Potential conflicts between bioenergy and food needs can be addressed with the right approaches, said Rocio Diaz-Chavez, a researcher at Imperial College, London, and lead author of 'Mapping Food and Bioenergy in Africa', launched at the 5th African Agricultural Science Week in Burkina Faso at the end of July.

"If approached with the proper policies and processes and with the inclusion of all the various stakeholders, bioenergy is not only compatible with food production but can greatly benefit agriculture in Africa," said Diaz-Chavez, citing the benefits of investment in land, infrastructure and human resources.

The report's conclusions were drawn from a review of existing research and case studies of biofuel production and policies in Kenya, Mali, Mozambique, Senegal, Tanzania and Zambia. It found there is enough land to allow a significant increase in the cultivation of sugar cane, sorghum and jatropha for biofuels without decreasing food production.

But the report has triggered mixed responses from farmer groups and research institutions.

Monty Jones, executive director of FARA, cautioned that Africa should not trade food security for biofuel production.

"We need to keep the land for food rather than raise crops for energy," he told SciDev.Net. "We have the big task of increasing agricultural production by six per cent. Governments need to come up with appropriate policies on such issues."

Namanga Ngongi, president of the Alliance for a Green Revolution in Africa said the continent has a food deficit and should prioritise food ahead of biofuels. And Philip Kiriro, president of the Eastern Africa Farmers Federation, added that international investors in biofuels do not take local food security into account, which is likely to result in food shortages.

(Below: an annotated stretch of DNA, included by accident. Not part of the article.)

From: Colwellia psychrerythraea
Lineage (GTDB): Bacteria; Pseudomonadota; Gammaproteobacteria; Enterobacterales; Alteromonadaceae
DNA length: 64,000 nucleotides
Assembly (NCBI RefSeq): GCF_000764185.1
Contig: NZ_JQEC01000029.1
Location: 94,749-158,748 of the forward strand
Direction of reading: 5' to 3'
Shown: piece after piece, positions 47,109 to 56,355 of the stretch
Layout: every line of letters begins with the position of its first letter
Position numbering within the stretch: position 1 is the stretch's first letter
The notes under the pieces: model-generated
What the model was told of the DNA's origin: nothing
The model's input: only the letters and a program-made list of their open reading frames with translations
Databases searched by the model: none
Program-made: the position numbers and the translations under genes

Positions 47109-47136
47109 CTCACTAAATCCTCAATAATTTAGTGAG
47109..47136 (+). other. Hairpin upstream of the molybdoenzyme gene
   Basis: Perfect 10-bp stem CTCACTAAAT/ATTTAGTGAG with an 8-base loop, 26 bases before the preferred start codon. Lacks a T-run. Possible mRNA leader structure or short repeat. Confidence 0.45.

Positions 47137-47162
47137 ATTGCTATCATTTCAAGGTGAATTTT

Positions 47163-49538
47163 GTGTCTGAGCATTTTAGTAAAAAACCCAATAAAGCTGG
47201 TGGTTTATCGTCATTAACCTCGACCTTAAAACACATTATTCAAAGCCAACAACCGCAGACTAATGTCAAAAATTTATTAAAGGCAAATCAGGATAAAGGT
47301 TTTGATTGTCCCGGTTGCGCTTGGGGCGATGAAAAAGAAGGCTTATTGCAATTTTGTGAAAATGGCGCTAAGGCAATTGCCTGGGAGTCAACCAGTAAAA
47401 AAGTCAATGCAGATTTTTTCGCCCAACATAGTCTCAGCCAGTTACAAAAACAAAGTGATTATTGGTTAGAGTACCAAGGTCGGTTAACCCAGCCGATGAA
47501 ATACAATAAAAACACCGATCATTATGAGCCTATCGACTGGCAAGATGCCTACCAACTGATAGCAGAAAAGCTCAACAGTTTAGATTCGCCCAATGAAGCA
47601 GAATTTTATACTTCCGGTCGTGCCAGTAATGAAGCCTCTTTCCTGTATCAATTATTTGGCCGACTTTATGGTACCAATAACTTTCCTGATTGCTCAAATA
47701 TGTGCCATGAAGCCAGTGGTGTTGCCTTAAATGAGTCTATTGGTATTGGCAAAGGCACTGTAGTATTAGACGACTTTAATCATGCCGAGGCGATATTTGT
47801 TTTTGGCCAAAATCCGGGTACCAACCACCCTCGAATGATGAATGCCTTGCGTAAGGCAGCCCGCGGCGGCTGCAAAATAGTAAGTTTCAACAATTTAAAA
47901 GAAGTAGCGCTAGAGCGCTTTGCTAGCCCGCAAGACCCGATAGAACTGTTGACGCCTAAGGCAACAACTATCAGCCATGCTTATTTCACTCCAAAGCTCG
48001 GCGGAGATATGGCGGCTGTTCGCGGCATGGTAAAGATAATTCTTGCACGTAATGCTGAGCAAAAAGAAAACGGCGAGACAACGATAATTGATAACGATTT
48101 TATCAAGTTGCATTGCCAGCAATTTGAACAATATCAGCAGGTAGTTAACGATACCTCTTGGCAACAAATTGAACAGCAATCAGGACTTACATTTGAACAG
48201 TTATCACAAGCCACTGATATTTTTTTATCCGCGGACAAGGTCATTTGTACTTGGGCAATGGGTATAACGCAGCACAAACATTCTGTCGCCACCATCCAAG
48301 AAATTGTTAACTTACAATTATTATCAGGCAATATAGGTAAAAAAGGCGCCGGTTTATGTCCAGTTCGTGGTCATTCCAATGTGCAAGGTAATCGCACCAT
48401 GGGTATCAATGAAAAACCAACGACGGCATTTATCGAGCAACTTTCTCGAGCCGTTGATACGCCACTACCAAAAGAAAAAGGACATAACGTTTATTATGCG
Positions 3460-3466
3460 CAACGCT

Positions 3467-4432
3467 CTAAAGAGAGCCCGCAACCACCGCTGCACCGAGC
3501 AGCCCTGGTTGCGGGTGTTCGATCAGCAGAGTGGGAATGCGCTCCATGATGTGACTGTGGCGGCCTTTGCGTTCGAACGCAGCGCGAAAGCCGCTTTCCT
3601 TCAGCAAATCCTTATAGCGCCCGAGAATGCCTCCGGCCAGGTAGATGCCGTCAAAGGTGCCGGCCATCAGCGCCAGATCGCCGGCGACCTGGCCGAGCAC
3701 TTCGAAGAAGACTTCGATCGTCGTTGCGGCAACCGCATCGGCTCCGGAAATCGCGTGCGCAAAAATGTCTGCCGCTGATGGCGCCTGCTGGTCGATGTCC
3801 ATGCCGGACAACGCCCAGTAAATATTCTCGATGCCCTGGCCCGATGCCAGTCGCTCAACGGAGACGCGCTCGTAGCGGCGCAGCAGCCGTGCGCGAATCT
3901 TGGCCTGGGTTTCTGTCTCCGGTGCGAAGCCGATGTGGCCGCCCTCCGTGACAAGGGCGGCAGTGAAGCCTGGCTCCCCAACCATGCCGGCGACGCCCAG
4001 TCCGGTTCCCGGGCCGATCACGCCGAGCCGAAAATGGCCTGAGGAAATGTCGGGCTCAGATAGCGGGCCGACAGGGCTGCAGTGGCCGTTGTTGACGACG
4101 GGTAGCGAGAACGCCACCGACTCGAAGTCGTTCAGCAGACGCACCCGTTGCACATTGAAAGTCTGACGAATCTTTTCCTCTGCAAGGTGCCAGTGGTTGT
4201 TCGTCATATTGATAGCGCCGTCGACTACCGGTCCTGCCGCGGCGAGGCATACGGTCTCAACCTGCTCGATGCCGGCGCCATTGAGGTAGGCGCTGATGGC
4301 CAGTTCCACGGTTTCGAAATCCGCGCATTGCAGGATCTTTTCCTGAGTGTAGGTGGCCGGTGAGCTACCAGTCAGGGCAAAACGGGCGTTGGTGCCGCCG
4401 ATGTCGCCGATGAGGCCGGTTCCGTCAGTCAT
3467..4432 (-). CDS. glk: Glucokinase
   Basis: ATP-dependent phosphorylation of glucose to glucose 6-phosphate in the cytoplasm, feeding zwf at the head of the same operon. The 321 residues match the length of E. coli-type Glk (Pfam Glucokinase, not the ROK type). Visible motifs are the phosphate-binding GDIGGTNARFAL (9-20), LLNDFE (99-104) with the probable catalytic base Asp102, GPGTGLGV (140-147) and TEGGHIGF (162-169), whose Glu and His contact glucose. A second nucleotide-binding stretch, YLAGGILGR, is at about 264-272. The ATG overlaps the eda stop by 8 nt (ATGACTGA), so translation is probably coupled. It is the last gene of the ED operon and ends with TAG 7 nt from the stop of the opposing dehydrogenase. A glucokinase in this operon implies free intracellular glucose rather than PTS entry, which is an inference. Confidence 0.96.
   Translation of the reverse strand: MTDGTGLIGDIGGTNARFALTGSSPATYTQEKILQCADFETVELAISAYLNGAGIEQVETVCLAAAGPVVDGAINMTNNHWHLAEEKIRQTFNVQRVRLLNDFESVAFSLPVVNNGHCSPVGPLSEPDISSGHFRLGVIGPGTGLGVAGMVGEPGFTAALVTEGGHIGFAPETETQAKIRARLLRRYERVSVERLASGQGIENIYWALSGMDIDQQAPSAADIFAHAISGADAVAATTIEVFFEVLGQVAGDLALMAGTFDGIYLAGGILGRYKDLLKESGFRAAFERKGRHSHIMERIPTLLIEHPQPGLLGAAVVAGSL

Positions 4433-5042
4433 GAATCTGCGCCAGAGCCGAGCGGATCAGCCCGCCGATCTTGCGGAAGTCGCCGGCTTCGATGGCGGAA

Meanwhile, some countries are already planting biofuel crops. Senegal, for example, plans to have 321,000 hectares of land under jatropha by 2012 to help meet the country's energy needs and increase the income of farmers.

"We are going for both," said Macoumba Diouf, director general of the Senegalese Agriculture Research Institute."We need low-cost energy to drive our agriculture and at the same time ensure that our farmers grow food and earn income from growing jatropha on a contract basis.

"Ibrahim Togola, a professor at Mali's Rural Polytechnic Institute, said politicians need to understand that Africa's agricultural revolution depends on access to modern energy services.

During discussions of the report at the science week, participants called for a broader conversation on how to meet the energy needs of African farmers.


World's first solar power plant that can work at night.

By David Biello

How can one use solar energy after the sun sets? Simple: store the sun's heat in molten salts.